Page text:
In my last blog post, I wrote about the importance of being a ‘confessional Christian’–specifically, knowing one’s own theological tradition by its heritage and history
As will become evident (if it hasn’t already), I speak from my own confessional standpoint and tradition. But I’ve always known, anticipated, and acknowledged that I would be engaging and dialoging with other Christians across confessional lines–including Catholics, Eastern Orthodox, and different Protestants of all shapes and sizes. (I’ve written elsewhere about how I have several Catholic friends and more than a few Eastern Orthodox acquaintances that I consider brothers and sisters in Christ despite our disagreements. The same goes for other Protestants). This even includes Christians that I believe depart from historic Christianity and are in serious error (for example, Oneness Pentecostals who don’t subscribe to the Trinitarian formulations but still technically believe in Jesus Christ as God incarnate); or those that just simply aren’t confessional.
As a result of engaging the greater Christian community (i.e. the Church at large), I’m sure other Christians will often find themselves at first nodding their heads in agreement one moment, and then scratching their heads in confusion the next moment, and I’m sure it can be jarring. It’s impossible for me to expect that every Christian reader will completely jive with 100% of what I say, and I understand that. That’s simply the nature of it.
In response, I offer this excerpt that I had written to an anonymous friend of mine:
“As a ‘mere Christian’ coming from my own particular tradition, I seek to dialogue with others outside of it while boldly affirming the validity of their Christianity. It was actually our beloved literary friend C.S. Lewis that used the analogy of a big house or mansion (representing Christianity, or the Church, at large), and each room representing a different church tradition. Each room is legitimately “Christian”, because each room belongs to the larger house. However, we each do stand in a particular room. The key is, as Lewis has it, to be able to walk into other rooms and visit as well while still making yourself at home in your own room. That’s what we do in our dialogue, and there is nothing rigidly exclusive about that…. It would be silly to deny that every Christian stands in a particular room, but it is also important that we are be able to visit and walk around into other rooms, and also acknowledge that we are a greater part of a whole (the Church). I hope that helps.”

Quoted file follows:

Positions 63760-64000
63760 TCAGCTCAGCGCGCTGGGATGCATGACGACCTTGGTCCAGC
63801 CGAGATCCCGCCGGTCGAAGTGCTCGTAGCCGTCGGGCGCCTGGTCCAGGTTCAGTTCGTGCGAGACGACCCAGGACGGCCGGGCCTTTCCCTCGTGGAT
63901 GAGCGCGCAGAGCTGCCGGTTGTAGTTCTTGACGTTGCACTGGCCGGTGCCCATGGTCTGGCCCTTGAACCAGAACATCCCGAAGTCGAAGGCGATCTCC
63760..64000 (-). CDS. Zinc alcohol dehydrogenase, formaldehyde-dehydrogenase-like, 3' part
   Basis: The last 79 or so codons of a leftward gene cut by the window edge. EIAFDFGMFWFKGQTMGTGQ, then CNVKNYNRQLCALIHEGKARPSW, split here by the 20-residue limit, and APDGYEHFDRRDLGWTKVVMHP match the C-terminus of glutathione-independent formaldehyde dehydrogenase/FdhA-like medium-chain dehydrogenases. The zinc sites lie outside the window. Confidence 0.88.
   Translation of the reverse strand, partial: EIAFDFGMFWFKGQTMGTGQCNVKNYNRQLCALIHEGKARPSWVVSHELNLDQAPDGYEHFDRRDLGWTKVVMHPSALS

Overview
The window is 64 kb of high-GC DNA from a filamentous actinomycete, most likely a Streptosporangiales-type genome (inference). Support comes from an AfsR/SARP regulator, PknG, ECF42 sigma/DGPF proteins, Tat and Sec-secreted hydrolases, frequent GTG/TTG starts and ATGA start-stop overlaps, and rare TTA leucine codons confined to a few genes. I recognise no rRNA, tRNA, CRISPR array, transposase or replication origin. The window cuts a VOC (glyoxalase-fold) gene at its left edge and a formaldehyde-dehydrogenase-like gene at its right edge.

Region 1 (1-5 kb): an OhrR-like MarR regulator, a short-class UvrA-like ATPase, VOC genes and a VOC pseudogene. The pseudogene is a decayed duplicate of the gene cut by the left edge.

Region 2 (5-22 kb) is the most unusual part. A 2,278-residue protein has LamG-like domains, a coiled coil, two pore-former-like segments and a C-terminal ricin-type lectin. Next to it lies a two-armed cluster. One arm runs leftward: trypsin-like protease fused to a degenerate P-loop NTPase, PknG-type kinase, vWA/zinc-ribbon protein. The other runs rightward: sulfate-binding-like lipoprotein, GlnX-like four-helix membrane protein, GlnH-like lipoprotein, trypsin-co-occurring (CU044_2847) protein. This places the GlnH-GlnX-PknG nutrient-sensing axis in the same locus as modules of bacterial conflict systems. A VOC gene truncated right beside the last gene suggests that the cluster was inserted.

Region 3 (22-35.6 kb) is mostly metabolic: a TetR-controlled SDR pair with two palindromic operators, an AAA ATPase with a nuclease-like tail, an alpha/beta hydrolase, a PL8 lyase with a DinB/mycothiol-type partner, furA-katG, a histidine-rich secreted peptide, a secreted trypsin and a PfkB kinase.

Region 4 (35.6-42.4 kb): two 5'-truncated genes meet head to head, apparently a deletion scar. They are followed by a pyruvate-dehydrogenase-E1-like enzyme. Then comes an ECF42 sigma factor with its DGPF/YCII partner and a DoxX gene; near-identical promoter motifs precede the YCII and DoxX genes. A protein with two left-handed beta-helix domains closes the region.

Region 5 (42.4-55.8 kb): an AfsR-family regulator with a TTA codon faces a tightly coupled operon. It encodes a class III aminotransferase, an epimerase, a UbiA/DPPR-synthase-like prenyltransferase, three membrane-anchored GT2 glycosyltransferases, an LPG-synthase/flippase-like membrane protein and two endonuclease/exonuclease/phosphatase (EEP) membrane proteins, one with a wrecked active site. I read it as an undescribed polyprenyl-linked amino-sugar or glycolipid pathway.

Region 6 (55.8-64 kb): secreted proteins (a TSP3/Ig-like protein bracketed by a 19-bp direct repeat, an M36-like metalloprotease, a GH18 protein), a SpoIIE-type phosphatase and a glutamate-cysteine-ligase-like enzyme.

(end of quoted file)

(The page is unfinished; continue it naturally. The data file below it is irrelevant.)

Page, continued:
What I aim to do with for each particular post is to take turns and go back-and-forth in visiting other “rooms” while I address them, and slowly move back out to my own before I move [again] to another one…Some posts will be much more intentionally ecumenical; others will have a slightly narrower focus. Such is the result in trying to be broad in scope and reaching a wide audience.”
As it stands, I have little interest in shoving people into my particular “room” of Christianity (although I hope you do consider it; this blog is, as I’ve said before, by way of “dialogue”). But I do attempt to pay visits to other rooms, and I hope they visit mine as well.